Summary: In light of God’s Word, we need to examine how well we are doing in the area not only of providing care for the needy, but of defending their cause and seeing that their voice is heard.
Isaiah 1:21-26 Purging the Dross
7/9/00 D. Marion Clark
What we come to the Bible for is content. We value the Bible for what it has to reveal to us from God. But then there are times when you just can help but admire the way it is written. Isaiah is the acclaimed writer among the prophets not only for the content of his vision, but for the sheer skill in which he wrote. We see that skill at work in this passage.
Bible commentator, Alec Motyer, shows the carefully balanced pattern of this poetic prophecy.
A. The Collapse of the Faithful City
21 See how the faithful city
has become a harlot!
B. Past and Present Contrasted: Justice Replaced by Murder
She once was full of justice;
righteousness used to dwell in her—
but now murderers!
C. Metaphor: Values Turned to Dross
22 Your silver has become dross,
your choice wine is diluted with water.
D. The Corrupt Rulers
23 Your rulers are rebels,
companions of thieves;
they all love bribes
and chase after gifts.
They do not defend the cause of the fatherless;
the widow’s case does not come before them.
You can see the descent. The once faithful city of Jerusalem has become a harlot. Once filled with justice, she is now filled with murderers; her purity has become sullied with dross; her rulers are corrupt. Now observe the ascent.
D. The Sovereign God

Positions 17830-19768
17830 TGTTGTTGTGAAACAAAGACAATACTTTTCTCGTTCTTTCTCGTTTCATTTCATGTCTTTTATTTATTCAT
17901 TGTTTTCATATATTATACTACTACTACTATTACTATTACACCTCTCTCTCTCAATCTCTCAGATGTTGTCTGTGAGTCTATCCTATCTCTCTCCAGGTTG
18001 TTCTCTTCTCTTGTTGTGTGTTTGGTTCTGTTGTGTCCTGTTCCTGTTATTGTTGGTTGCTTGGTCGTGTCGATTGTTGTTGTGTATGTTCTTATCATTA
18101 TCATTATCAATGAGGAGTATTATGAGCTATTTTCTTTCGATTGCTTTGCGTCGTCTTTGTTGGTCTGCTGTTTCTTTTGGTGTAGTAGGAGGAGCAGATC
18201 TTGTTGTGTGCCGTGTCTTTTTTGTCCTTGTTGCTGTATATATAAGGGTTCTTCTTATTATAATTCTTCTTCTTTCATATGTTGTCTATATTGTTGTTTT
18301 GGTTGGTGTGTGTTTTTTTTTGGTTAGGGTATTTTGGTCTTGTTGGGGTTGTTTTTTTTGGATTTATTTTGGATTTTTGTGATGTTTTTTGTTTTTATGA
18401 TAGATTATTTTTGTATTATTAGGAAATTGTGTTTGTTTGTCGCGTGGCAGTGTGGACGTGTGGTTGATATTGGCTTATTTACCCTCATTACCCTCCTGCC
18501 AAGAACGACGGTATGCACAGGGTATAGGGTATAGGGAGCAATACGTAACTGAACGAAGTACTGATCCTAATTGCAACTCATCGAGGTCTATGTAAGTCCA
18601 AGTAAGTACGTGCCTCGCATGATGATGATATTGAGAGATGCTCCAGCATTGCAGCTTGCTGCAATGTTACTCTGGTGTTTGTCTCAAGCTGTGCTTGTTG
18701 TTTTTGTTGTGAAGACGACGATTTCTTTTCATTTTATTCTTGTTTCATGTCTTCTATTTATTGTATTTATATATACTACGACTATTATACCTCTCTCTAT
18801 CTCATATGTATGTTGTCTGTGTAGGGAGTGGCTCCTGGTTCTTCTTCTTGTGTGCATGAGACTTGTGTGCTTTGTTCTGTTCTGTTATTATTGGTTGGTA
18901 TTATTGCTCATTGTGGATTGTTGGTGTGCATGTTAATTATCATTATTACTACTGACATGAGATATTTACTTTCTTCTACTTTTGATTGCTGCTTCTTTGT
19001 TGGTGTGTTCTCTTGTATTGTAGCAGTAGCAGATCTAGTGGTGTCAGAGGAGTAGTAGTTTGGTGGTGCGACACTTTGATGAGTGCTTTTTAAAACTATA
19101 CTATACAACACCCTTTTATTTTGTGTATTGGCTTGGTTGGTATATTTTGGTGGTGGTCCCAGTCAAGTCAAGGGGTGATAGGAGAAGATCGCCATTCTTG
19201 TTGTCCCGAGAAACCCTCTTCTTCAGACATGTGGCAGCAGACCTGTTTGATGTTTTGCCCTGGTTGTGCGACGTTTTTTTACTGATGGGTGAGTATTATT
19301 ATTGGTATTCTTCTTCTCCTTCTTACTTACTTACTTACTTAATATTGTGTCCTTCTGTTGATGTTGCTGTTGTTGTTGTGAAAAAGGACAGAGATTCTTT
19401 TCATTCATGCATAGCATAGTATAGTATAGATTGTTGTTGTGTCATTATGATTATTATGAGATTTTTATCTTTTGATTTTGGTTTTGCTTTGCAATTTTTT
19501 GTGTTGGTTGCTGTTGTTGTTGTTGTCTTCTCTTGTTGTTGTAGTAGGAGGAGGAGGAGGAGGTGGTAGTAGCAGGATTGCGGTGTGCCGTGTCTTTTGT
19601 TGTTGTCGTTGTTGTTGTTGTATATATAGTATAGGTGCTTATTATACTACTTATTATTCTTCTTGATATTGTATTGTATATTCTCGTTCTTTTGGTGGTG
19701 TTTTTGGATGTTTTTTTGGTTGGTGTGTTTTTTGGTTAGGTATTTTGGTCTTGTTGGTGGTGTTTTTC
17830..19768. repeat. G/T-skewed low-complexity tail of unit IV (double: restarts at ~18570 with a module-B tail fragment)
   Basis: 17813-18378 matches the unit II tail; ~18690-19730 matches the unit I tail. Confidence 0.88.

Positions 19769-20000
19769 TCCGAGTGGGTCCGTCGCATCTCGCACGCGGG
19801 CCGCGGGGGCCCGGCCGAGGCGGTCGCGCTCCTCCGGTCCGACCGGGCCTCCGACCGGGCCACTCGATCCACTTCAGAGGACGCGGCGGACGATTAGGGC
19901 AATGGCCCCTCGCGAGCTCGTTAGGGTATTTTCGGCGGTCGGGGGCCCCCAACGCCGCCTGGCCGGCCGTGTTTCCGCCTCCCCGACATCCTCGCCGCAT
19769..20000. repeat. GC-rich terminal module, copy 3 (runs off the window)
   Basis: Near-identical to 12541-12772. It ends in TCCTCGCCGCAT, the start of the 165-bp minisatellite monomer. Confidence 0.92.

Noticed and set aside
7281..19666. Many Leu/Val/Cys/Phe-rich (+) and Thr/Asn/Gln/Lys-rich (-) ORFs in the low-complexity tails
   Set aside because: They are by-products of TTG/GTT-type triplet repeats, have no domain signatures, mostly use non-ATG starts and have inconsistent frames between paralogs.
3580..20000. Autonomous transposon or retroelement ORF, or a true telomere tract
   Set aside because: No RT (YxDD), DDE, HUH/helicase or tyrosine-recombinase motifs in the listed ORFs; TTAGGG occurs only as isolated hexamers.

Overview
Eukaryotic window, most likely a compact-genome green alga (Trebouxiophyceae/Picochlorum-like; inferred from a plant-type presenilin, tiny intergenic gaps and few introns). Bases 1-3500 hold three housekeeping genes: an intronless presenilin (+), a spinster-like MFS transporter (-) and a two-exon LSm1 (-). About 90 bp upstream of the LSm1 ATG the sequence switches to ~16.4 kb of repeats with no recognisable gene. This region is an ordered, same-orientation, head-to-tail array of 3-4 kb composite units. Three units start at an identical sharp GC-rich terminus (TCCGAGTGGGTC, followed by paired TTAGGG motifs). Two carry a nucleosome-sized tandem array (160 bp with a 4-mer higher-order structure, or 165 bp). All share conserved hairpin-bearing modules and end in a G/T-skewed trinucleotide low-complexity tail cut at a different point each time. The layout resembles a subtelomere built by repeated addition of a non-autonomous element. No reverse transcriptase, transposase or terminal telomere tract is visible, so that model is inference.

24 Therefore the Lord, the LORD Almighty,
the Mighty One of Israel, declares:
“Ah, I will get relief from my foes
and avenge myself on my enemies.
C. Metaphor: Dross Purged
25 I will turn my hand against you;
I will thoroughly purge away your dross
and remove all your impurities.
B. Past and Future Identified: Justice Restored in True Judges
26 I will restore your judges as in days of old,
your counselors as at the beginning.
A. The Restoration of the Faithful City
Afterward you will be called
the City of Righteousness,
the Faithful City.”
In contrast to the corrupt rulers who will not take up justice for the weak, God will act justly against the wicked and the corrupt rulers. He will purge away the dross. He will restore just judges in place of the murderers. Jerusalem will again be a faithful city to God.
Another commentator, Derek Kidner, notes the intentional use of metaphors. “The theme is vanished glory; even the metaphors for it tail off from the tragic to the trivial (wife…silver…wine.)
And then note the larger pattern of the chapter up to this passage. In verses 2-9, there is a look only to this past – God’s preservation; in verses 10-20, there is a future, but one which could go for good or ill based on the people’s response; in verses 21-26, we are given a glorious future. Israel goes from barely surviving to a possible good future to a certain good future.
That’s good news for Judah and Jerusalem, but, meanwhile, let’s consider the concern of God regarding his nation. His concern is about justice, or rather, the lack of it. Justice is what is missing and is what God wants.
Jerusalem is a harlot because she is no longer a dwelling place for justice. The silver and wine are defiled because of unjust rulers. She will be called a Faithful City after God restores to her just judges.